But it’s unclear what strategic progress could be forged this week. Previously, the leaders of U.S. and China could build common capital on less contentious topics like trade and climate change. But Trump has ripped up global orthodoxy on both of these. Then we add in issues like potential U.S. arm sales to Taiwan, the South China Sea, and respect for legal and human rights. “North Korea is probably the issue on which they can build the most common ground,” says Bisley. “It’s the one where their interests are most closely aligned.”
But a chasm exists between the powers on this issue. Although both Washington and Beijing want to stop North Korean leader Kim Jong Un’s nuclear program, the latter wants to keep the regime functioning to prevent hundreds of thousands of refugees flooding into its territory and a united U.S.-allied Korean Peninsula ruled from Seoul. Washington, by contrast, would prefer the Kim dynasty toppled and peaceful reunification. China is North Korea’s largest trading partner; the U.S. has threatened to sanction Chinese businesses doing business with Pyongyang. In order to protect itself and its allies from North Korean rockets, Washington has rolled out THAAD antimissile batteries in South Korea; Beijing deems THAAD an affront and has started targeting South Korean businesses in retaliation. Trump raised the possibility of unilateral action against North Korea in an interview with the U.K.’s Financial Times published on Sunday. “Well, if China is not going to solve North Korea, we will,” he said. “That is all I am telling you.”
Trump is also hamstrung by the huge gaps in his team. He doesn’t have an Assistant Secretary of State for East Asia, an Assistant Secretary of Defense, or a confirmed Deputy Secretary or Under Secretaries. Instead, his son-in-law Jared Kushner is reportedly leading preparations. “Who are the China experts? Who are the Asia experts?” asks Carlyle Thayer, emeritus professor at the Australian Defence Force Academy. “How does Trump deal in depth with Xi Jinping without that backstop?”
Trump is bruised domestically following the failure of his signature health-care reform legislation to pass Congress. It’s unclear whether this will make him conciliatory or prickly. Xi also has domestic travails. He is without a big foreign policy win in the Asia-Pacific, other than warming ties with the Philippines following the election of President Rodrigo Duterte. Elsewhere, Taiwan is more estranged than ever, Japan and South Korea are perturbed by his refusal to deal with Pyongyang, while Australia last week nixed a joint extradition treaty.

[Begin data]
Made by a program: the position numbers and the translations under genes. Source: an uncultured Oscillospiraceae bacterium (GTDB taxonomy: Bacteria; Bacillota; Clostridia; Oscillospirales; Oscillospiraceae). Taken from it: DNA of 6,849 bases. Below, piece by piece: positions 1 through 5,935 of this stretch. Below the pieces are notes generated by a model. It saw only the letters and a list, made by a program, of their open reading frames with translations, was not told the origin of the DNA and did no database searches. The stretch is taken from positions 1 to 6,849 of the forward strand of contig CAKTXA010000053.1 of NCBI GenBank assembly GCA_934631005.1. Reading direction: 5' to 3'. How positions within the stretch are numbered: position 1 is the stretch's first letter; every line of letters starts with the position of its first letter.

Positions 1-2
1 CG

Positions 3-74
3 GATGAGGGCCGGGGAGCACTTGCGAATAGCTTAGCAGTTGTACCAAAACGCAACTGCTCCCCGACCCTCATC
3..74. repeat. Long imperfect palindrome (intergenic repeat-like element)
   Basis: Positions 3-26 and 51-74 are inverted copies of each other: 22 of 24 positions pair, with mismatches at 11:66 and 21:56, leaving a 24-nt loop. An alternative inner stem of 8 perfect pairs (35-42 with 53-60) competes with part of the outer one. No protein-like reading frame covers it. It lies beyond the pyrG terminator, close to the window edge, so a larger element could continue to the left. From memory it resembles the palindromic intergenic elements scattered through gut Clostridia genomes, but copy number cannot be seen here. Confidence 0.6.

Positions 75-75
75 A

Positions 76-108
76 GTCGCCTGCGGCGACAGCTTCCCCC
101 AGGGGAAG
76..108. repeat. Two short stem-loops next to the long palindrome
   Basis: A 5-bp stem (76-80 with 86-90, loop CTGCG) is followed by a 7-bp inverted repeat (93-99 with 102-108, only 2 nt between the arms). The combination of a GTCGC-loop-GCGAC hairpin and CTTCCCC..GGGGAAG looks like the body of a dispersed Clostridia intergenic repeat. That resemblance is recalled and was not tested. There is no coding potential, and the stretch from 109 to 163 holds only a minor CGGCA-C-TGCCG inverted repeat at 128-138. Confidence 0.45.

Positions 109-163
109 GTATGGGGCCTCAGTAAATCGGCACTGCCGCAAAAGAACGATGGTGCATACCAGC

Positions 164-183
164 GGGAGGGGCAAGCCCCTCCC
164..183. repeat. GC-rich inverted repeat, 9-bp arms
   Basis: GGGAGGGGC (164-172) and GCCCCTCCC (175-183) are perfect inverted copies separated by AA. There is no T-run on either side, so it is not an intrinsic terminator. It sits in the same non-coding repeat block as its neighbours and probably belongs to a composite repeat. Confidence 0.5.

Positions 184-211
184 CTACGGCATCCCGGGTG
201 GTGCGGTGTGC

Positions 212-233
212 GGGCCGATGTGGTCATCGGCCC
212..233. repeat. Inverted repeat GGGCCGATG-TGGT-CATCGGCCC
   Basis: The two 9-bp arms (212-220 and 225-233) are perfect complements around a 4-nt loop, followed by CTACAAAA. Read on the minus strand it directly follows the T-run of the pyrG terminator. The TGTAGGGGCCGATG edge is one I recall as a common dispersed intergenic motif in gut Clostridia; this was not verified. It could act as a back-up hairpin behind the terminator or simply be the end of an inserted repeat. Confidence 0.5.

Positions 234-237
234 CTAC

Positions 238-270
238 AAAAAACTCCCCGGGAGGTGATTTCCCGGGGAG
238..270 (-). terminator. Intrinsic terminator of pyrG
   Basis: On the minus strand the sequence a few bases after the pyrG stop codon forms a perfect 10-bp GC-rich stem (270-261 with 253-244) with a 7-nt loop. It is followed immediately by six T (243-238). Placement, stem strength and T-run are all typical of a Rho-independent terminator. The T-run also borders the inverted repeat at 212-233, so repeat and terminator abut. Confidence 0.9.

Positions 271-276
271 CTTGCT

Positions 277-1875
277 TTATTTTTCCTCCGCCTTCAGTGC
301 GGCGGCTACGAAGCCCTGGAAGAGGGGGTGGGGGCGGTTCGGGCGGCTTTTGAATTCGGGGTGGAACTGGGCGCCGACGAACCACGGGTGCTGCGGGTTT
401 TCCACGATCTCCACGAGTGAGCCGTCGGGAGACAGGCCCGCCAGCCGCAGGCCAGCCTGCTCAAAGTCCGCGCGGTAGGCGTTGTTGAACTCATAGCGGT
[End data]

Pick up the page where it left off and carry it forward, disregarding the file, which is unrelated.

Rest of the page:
But Chinese officials seem most worried about the trade issue. Fortifying China’s already slowing economy is especially important for Xi coming into the 19th Chinese Communist Party Congress in the fall. This five-yearly gathering is where brass hats jostle to get their chosen favorites into key jobs. Most members of the Politburo Standing Committee — the nation’s top political body — are set to resign due to an informal age limit, including prominent Xi allies. Xi — who was named a “core leader” like Mao Zedong last year — should also pick his successor. But there is growing speculation that he might break with protocol in one or both these regards, essentially rewriting the nation’s governing precepts. Such bold moves might be derailed by a trade war or other major dispute with the world’s largest economy. “Mr. Xi is in a difficult situation,” says Scott Harold, an East Asia expert with RAND Corp.
It’s quite likely, therefore, that Xi will come to Florida bearing modest, and neatly tweetable, gifts such as manufacturing investment in the American Rust Belt or an order of shiny Boeing jets. In return, Xi may request a fourth communiqué or other statement reaffirming Washington’s commitment to “one China.” That would give Trump some much-needed good news and allow Xi to return home with a tricky foreign policy hurdle negotiated. Anything more meaningful appears doubtful. Says Thayer: “The best we can hope for is that they see each other as genuine and get a sense of what the other is trying to achieve.” And that the U.S. President’s hands agree to behave.